Dirty Hands

Bill worked with me for a year before he was gone. Everything I knew about him, he told me on our lunch break while we ate sandwiches and drank coffee. He always ate ham sandwiches. His oily fingers left black marks on the bread.

He told me about his mother. How she’d died when he was young. He told me she died of cancer. He told me how much he loved her and some of his happiest memories were of his mother, his father, and himself playing football together in the park. He told me his father was good at football and often described his father in goal, saving the ball with his large hands. ‘I shook his hand once,’ Bill told me. ‘Two of my hands made one of his.’

We worked in a steel factory. One day he sliced his hand wide open on a sheet of metal. It bled so much that when he jerked back the blood went in my mouth. I was terrified by how it tasted. He just looked at me. I got cleaned up and afterwards he told me he didn’t have any diseases. They told me to get tested anyway, so I did. It came back clean.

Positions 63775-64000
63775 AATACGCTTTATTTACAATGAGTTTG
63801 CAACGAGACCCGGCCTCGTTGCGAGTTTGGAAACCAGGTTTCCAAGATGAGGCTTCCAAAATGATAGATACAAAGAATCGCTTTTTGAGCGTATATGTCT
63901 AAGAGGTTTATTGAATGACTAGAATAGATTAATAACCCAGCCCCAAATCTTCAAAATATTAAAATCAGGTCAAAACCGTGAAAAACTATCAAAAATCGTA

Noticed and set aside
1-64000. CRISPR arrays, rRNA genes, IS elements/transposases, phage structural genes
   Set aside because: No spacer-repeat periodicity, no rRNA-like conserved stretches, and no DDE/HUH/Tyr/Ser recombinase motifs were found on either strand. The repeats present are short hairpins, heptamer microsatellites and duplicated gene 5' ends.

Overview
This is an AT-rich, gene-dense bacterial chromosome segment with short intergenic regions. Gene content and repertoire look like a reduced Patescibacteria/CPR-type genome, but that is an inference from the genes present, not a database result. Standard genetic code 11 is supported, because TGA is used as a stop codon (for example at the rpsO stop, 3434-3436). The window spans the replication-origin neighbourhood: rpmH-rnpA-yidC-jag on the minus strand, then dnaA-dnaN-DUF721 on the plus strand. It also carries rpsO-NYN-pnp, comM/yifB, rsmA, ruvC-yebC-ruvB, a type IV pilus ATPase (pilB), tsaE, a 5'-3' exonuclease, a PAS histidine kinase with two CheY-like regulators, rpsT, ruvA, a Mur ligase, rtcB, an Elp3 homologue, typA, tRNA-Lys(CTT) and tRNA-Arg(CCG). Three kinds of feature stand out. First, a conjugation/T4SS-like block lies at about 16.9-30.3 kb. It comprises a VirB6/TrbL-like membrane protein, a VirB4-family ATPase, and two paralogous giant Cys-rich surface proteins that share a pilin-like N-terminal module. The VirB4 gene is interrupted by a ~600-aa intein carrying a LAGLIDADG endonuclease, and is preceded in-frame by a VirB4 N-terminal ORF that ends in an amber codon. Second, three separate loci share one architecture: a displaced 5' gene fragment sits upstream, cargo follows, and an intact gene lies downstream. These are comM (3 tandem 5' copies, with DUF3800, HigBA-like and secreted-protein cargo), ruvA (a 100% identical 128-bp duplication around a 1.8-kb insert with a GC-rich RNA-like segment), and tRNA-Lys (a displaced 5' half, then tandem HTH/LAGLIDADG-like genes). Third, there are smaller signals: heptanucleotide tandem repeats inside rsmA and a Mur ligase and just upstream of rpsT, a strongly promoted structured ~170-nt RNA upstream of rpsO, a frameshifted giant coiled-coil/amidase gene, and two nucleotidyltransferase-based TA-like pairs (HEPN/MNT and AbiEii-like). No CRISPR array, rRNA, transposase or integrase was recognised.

I sat alone for a few days, eating my sandwiches and drinking coffee. I liked being alone but I also liked Bill’s stories. One afternoon I didn’t feel like eating. I placed my sandwich down and looked at the indentations my fingers made in the white bread.

He showed up the following week. We sat and ate together. His hand was all bandaged up. ‘Look at my hand,’ he said. ‘I’m no good anymore.’

He told me that he remembered when he cut his finger when he was a little kid and his mother put a plaster on it. He then told me he killed her.

I said, ‘What?’

And he said, ‘Nothing. Doesn’t matter.’

I asked him What about his dad? But he told me his dad was old and doesn’t talk much.

The next day he didn’t come into work. He didn’t come in the day after. They said he took a payment from cutting his hand. I didn’t see him again.


© Michael Holloway

Cover photo by Ian Espinosa on Unsplash